Kelly: We gotta figure out a way for the Bengals to protect Joe Burrow. The Bengals are a fun story, but they’re not going to get past the Chiefs unless Burrow can go ballistic, and they simply need to give him more time to operate.

Princiotti: Can Cincinnati’s receivers win one-on-one on the outside against Kansas City’s defense yet again?

Ruiz: I can’t wait to see what adjustments Chiefs defensive coordinator Steve Spagnuolo has cooked up for this one. The fun thing about Spags is that his playbook is THICK. Kansas City hasn’t been running a ton of different concepts this season, but the veteran defensive play-caller could bust out some new tactics to better defend the Bengals passing game that gashed his defense for more than 400 yards and four touchdowns in January. An aggressive third-down plan—similar to the one Tennessee used on Saturday—might be the way to go.

Sherman: How long it takes to hit the over.

Solak: I love what I’ve seen from Joe Burrow this year, but I’m not sold that he will end up as an elite quarterback with a decade-long career who can hang with Mahomes and Allen. Well, we just saw exactly what it looks like when those two titans clash. I don’t need the Bengals to win—I don’t think they can—but I do so desperately want to see Burrow try to match Mahomes and assert that he, along with Lamar Jackson and Justin Herbert, is coming to make this AFC an absolute three-tent circus for the next decade.

4. What will happen next with Aaron Rodgers and Green Bay?

Clark: Rodgers says he doesn’t want to be part of a rebuild, and the Packers have cap problems, but if Rodgers were a free agent, Green Bay would still be the best place for him in 2022. Next season, Davante Adams will get the franchise tag, and the offensive line will hopefully be healthy and improved from what it was in January. I say Rodgers comes back for a real Last Dance, not one derailed by Jimmy Garoppolo and bad special teams play.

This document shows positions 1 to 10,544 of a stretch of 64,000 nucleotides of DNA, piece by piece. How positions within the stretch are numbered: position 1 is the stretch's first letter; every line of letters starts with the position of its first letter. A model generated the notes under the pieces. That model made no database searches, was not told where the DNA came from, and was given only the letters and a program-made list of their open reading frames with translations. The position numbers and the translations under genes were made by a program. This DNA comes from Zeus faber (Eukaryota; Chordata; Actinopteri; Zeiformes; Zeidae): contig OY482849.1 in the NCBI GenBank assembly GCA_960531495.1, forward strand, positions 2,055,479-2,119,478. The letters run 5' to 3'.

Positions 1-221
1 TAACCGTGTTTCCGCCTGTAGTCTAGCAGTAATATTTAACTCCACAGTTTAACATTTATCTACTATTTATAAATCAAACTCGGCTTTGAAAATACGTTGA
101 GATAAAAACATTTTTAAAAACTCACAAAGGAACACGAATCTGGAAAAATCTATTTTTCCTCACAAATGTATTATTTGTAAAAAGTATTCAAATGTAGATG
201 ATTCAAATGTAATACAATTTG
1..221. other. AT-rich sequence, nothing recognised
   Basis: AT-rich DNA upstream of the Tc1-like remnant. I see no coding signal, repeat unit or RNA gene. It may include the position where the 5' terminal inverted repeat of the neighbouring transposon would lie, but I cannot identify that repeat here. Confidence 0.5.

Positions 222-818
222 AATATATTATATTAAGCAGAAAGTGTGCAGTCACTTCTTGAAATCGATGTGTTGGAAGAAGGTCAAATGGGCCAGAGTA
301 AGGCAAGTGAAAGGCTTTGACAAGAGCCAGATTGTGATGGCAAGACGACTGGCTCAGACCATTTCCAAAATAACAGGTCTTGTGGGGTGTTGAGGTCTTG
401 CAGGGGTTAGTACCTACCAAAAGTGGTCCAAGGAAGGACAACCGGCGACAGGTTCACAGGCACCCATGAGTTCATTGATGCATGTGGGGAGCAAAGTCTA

Heifetz: I laid out all of Rodgers’s options here. But I think this is supposed to be an answer in the form of a question. What is: pulling a Tom Brady and leaving in free agency in 2023.

Jones: I have no idea. But I’m sure we’ll get some “fun” sound bites and subliminal messaging before he’s either traded to a contender or returns.

Kelly: I have been waffling on this over the past few weeks, but after a loss like the one Green Bay had against San Francisco, my gut’s saying that the Packers will trade Rodgers and transition their roster and cap toward building around Jordan Love.

Princiotti: What happens when people stop being polite and start getting real? (I stopped predicting Rodgers’s thought processes when he admitted to planting an Ayn Rand book on his shelf during an interview just to tick people off.)

Ruiz: If you had asked me a week ago, my answer would have been completely different. But after that loss and his postgame comments about Green Bay possibly going into rebuild mode—I’m reading between the lines a bit there—I’m leaning toward him skipping town for another team. Given the Packers’ cap situation, it’s unrealistic to expect the 2022 team to be as good as the team we saw in 2021. And if winning a second ring is at the top of Rodgers’s list of priorities, it would be in his best interest to leave for a team that’s better positioned to help him get one.

Sherman: Predicting football games is hard enough—you want me to predict an Aaron Rodgers offseason? Last year this guy tried to host Jeopardy!, got engaged to an actress in the 10th percentile of “most likely actresses to get engaged to Aaron Rodgers,” and went on vacation in Arkansas—and that was before becoming the surprise poster boy for the anti-vax movement. I’d have a better shot of predicting the plot of a telenovela.